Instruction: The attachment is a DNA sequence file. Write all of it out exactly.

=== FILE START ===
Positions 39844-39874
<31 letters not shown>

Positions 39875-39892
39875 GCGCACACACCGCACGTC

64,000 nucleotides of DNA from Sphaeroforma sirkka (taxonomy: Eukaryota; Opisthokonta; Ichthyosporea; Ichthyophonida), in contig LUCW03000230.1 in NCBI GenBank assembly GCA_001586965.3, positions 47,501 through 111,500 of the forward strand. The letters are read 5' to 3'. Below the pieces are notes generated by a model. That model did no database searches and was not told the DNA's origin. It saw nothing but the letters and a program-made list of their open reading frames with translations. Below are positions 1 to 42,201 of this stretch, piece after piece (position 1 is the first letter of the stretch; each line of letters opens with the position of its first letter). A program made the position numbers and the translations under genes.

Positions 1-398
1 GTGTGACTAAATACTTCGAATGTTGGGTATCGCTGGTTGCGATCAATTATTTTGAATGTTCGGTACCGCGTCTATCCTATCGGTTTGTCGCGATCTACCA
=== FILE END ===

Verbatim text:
Positions 39844-39874
<31 letters not shown>

Positions 39875-39892
39875 GCGCACACACCGCACGTC

64,000 nucleotides of DNA from Sphaeroforma sirkka (taxonomy: Eukaryota; Opisthokonta; Ichthyosporea; Ichthyophonida), in contig LUCW03000230.1 in NCBI GenBank assembly GCA_001586965.3, positions 47,501 through 111,500 of the forward strand. The letters are read 5' to 3'. Below the pieces are notes generated by a model. That model did no database searches and was not told the DNA's origin. It saw nothing but the letters and a program-made list of their open reading frames with translations. Below are positions 1 to 42,201 of this stretch, piece after piece (position 1 is the first letter of the stretch; each line of letters opens with the position of its first letter). A program made the position numbers and the translations under genes.

Positions 1-398
1 GTGTGACTAAATACTTCGAATGTTGGGTATCGCTGGTTGCGATCAATTATTTTGAATGTTCGGTACCGCGTCTATCCTATCGGTTTGTCGCGATCTACCA